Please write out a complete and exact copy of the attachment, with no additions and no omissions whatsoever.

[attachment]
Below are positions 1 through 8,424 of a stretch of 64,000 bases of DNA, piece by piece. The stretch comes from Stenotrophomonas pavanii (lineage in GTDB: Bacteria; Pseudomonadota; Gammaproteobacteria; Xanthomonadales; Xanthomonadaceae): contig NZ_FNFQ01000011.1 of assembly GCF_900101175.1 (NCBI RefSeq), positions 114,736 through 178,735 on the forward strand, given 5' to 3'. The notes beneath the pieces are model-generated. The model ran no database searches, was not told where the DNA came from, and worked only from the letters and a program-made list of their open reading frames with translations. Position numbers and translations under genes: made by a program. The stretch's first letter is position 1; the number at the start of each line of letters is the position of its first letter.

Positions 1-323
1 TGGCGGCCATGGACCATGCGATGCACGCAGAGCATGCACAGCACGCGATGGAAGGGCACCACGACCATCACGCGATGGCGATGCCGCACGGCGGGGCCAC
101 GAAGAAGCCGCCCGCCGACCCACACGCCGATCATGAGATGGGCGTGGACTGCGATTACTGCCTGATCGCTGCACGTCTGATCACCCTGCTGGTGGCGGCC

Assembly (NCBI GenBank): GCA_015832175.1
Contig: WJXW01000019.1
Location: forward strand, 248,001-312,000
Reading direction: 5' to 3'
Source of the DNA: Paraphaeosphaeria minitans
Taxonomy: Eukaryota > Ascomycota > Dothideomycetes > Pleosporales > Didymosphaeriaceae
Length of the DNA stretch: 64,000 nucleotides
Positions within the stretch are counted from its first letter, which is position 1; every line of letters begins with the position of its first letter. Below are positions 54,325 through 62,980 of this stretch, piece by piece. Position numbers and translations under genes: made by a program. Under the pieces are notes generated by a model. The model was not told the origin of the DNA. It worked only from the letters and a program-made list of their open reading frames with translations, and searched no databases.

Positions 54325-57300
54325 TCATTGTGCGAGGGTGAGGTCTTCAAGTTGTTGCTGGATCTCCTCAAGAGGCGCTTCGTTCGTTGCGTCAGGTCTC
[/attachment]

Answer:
Below are positions 1 through 8,424 of a stretch of 64,000 bases of DNA, piece by piece. The stretch comes from Stenotrophomonas pavanii (lineage in GTDB: Bacteria; Pseudomonadota; Gammaproteobacteria; Xanthomonadales; Xanthomonadaceae): contig NZ_FNFQ01000011.1 of assembly GCF_900101175.1 (NCBI RefSeq), positions 114,736 through 178,735 on the forward strand, given 5' to 3'. The notes beneath the pieces are model-generated. The model ran no database searches, was not told where the DNA came from, and worked only from the letters and a program-made list of their open reading frames with translations. Position numbers and translations under genes: made by a program. The stretch's first letter is position 1; the number at the start of each line of letters is the position of its first letter.

Positions 1-323
1 TGGCGGCCATGGACCATGCGATGCACGCAGAGCATGCACAGCACGCGATGGAAGGGCACCACGACCATCACGCGATGGCGATGCCGCACGGCGGGGCCAC
101 GAAGAAGCCGCCCGCCGACCCACACGCCGATCATGAGATGGGCGTGGACTGCGATTACTGCCTGATCGCTGCACGTCTGATCACCCTGCTGGTGGCGGCC

Assembly (NCBI GenBank): GCA_015832175.1
Contig: WJXW01000019.1
Location: forward strand, 248,001-312,000
Reading direction: 5' to 3'
Source of the DNA: Paraphaeosphaeria minitans
Taxonomy: Eukaryota > Ascomycota > Dothideomycetes > Pleosporales > Didymosphaeriaceae
Length of the DNA stretch: 64,000 nucleotides
Positions within the stretch are counted from its first letter, which is position 1; every line of letters begins with the position of its first letter. Below are positions 54,325 through 62,980 of this stretch, piece by piece. Position numbers and translations under genes: made by a program. Under the pieces are notes generated by a model. The model was not told the origin of the DNA. It worked only from the letters and a program-made list of their open reading frames with translations, and searched no databases.

Positions 54325-57300
54325 TCATTGTGCGAGGGTGAGGTCTTCAAGTTGTTGCTGGATCTCCTCAAGAGGCGCTTCGTTCGTTGCGTCAGGTCTC